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Perhaps life is not a race to the top of the ladder.
I like to think of life as more of a ladder laid flat on the ground; it’s one that you step back and forth between the rungs, like gym class in eighth grade. “Ladder drills” are all about the pivot, the dexterity of movement finessed through agility and light, quick feet.
I always found myself getting lost in those steps, tapping my feet to a cadence in my head, keeping myself focused on the present moment. Whenever I would think too far ahead, taking a peek at how many rungs were left on the drill, I would falter.
Life is lost when we fret ourselves with getting to the final destination. It’s all about the little missteps and recoveries we learn from along the way. Yes, the journey is all-important.
I find that our modern way of living has had a giant impact on influencing our perception of what makes our journey important, and what is just “filler.” Swanky homes and fast cars fill us up for a temporary amount of time, but beneath our new possessions’ fading allure, life becomes a shell of its true meaning.
When we orient ourselves toward chasing after an endless supply of new and shiny things, we lose sight of ourselves and what we stand for. Materialism then becomes a character flaw, something we resort to in an effort to mask feelings of inadequacy; the filling up of our cart is a poor substitute for filling our hearts with finding our passion and purpose.
I mistook the acquisition of “stuff” for purpose and meaning after landing an opportunity to make more money than I had ever had in my life. I had new clothes, nice shoes, gourmet kitchen accessories, top-of-the-line yoga gear, and designer perfume. It was endless.
I could suddenly afford anything I had ever wanted (at the expense of washing all of my time and creative energy down the drain). I’ve concluded that there are only two types of working people in the world: people who enjoy working to earn their freedom, and people who prefer to stay free.
“Do what you love, you’ll never work a day in your life.” ~ Marc Anthony
I am someone who falls into the latter category. Of course, I do value hard work, and everything required to be successful. I’ve worked a variety of jobs since I was 15 years old, but had never fallen into such a perilous cycle of self-doubt and financial sabotage as when I was handed the keys to the kingdom (corporate America) before understanding it came at a price.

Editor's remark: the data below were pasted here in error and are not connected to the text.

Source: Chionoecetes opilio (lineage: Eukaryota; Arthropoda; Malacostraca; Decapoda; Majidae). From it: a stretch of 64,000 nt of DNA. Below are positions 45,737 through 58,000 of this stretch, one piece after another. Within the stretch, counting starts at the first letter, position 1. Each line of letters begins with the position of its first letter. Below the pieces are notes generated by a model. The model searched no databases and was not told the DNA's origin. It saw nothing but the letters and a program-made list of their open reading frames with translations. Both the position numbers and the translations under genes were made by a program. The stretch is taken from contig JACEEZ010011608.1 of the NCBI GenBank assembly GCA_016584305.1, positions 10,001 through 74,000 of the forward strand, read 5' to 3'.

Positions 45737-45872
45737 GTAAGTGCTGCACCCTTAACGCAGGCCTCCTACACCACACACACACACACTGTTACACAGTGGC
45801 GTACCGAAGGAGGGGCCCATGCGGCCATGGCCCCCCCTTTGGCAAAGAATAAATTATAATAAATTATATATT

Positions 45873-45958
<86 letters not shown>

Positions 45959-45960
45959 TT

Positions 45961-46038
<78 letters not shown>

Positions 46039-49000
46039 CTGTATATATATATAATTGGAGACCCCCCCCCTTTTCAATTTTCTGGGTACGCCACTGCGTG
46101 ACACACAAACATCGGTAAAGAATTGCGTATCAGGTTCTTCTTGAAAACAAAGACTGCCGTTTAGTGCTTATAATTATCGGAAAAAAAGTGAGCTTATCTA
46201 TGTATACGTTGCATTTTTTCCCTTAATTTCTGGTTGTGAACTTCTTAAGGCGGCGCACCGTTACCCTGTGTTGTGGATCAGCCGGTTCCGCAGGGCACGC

Before I knew it, months at this “temporary” job had bled into years, and suddenly I was faced with the reality that if I truly wanted to change my life, I would have to walk away from the money. Stress was killing me, and most of it was unnecessary pressure I put upon myself to live up to the constant expectations to grow our company more and make even more money than the year before. I started dreaming in profit and loss statements—corporate soundbites made their way into my daily conversations.
If I could just go back to that winter morning of looking over my contract, with the impressive salary beckoning me in the door, I think I could muster the courage to say “no.” But then, I wouldn’t be where I am now. We all make choices in life, and that was mine then—I’d choose differently now.
As fate would have it, those initial stages of my life taught me the importance of staying true to myself, no matter what I do for work, and no matter how impossible my dreams seem to the outside. I will always put my creative passions and talents first. Being an artist—a person who works to share their creativity—is my passion and purpose.